There are 90,000 particles of microplastic in 1 lick of cream from an average brand. These are super tiny particles of plastic that go down your shower drain and end up in oceans, in fish… and eventually, on your plate.
The beauty industry is not so pretty, full of microplastics and other nasties such as parabens or endocrine disruptors that are not good for you and not good for nature. These cheap raw materials are added to products to make them more spreadable, durable or waterproof. They don’t have to be added and they shouldn’t be added; it can be done differently!
Consumers do not know this, because how on earth can anyone be expected to read an average ingredient label? You have to be a scientist to do so. Food for Skin wants to teach people about what they use and offer an alternative to polluting products so that consumers can learn honestly and transparently about what they use!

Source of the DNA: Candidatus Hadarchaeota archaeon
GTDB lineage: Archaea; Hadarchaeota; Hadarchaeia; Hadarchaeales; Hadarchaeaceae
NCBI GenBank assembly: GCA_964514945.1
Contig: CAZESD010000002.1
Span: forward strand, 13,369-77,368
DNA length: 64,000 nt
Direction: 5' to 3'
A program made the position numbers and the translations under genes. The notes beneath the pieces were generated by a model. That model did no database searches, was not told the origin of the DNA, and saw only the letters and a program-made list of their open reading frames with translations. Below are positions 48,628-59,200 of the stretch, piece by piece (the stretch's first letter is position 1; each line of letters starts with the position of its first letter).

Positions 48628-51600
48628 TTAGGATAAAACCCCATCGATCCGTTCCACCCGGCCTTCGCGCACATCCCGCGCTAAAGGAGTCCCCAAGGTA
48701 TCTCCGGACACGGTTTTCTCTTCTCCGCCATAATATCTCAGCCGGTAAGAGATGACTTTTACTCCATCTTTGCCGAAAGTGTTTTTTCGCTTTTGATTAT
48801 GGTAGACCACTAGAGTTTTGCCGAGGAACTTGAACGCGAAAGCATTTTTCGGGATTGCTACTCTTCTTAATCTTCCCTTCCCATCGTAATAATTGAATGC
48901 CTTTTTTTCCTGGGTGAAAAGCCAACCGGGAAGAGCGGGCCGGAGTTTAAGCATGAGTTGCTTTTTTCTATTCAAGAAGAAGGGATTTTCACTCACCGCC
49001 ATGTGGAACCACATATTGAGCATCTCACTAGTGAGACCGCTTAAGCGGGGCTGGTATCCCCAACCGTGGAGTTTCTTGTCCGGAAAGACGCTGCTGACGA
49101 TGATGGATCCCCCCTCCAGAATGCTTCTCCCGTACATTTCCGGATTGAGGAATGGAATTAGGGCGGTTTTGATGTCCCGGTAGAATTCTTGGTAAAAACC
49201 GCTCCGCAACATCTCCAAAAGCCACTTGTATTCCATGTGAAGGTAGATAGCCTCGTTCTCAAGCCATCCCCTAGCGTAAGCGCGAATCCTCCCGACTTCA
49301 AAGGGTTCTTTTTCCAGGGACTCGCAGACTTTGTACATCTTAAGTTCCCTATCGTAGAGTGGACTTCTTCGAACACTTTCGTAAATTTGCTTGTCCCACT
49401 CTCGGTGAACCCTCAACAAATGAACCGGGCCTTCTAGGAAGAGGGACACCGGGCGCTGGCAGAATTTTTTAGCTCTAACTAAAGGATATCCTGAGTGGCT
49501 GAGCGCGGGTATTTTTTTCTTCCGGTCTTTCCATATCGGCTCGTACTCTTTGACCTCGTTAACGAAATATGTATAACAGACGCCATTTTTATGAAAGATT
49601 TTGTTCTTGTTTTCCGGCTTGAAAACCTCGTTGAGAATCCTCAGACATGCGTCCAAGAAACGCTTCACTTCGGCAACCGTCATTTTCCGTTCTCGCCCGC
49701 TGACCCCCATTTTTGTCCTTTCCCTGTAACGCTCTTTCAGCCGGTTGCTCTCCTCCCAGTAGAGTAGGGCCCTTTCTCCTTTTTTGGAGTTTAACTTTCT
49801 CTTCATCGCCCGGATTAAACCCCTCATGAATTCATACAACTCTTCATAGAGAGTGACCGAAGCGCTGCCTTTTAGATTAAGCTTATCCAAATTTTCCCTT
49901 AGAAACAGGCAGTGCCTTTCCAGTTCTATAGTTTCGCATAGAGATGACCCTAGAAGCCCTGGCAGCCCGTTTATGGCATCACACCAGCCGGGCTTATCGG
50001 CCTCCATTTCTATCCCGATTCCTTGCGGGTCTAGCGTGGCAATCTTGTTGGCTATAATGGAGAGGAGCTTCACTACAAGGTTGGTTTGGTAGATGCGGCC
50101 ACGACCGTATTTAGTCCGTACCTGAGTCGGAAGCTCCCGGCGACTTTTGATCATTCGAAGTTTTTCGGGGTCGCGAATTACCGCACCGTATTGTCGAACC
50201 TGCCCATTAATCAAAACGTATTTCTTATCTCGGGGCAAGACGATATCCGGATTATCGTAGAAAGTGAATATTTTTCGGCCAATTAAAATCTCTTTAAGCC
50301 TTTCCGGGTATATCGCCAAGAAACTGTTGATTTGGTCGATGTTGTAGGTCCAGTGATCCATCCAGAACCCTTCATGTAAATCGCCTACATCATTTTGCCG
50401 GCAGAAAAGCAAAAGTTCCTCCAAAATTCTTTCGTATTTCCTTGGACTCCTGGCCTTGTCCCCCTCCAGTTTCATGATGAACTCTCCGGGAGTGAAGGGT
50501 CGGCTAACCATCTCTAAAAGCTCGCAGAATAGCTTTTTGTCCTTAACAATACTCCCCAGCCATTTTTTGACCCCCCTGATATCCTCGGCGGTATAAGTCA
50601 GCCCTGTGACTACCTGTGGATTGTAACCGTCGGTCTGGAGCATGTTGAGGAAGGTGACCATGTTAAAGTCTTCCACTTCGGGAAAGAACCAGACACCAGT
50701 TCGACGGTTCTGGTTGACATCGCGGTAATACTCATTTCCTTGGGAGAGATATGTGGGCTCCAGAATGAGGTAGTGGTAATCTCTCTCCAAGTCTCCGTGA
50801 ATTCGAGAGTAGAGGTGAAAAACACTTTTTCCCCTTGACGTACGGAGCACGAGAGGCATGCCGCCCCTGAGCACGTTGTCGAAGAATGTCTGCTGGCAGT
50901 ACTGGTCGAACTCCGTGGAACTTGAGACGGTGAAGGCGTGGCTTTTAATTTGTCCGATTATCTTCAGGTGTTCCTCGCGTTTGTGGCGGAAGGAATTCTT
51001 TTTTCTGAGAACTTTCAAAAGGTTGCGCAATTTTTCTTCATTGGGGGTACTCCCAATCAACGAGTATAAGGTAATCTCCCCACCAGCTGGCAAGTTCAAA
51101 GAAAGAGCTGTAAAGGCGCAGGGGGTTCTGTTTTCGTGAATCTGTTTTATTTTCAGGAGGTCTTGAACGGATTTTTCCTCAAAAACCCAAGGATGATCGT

Food for Skin is committed to honesty—how has it been to be so transparent, from your advertising to your ingredients?
We want to be as transparent as we can be, since this was the reason why we started Food for Skin in the first place: the ambiguity of many brands, the questionable claims, the Photoshopped visuals and the fact that many brands encourage us to buy more and more. We are transparent about all of our ingredients. On our website, we translate them into ‘normal language’ and explain why we use each one. We avoid marketing claims that are only partially true and we use only real customers of Food for Skin in our pictures—no Photoshop.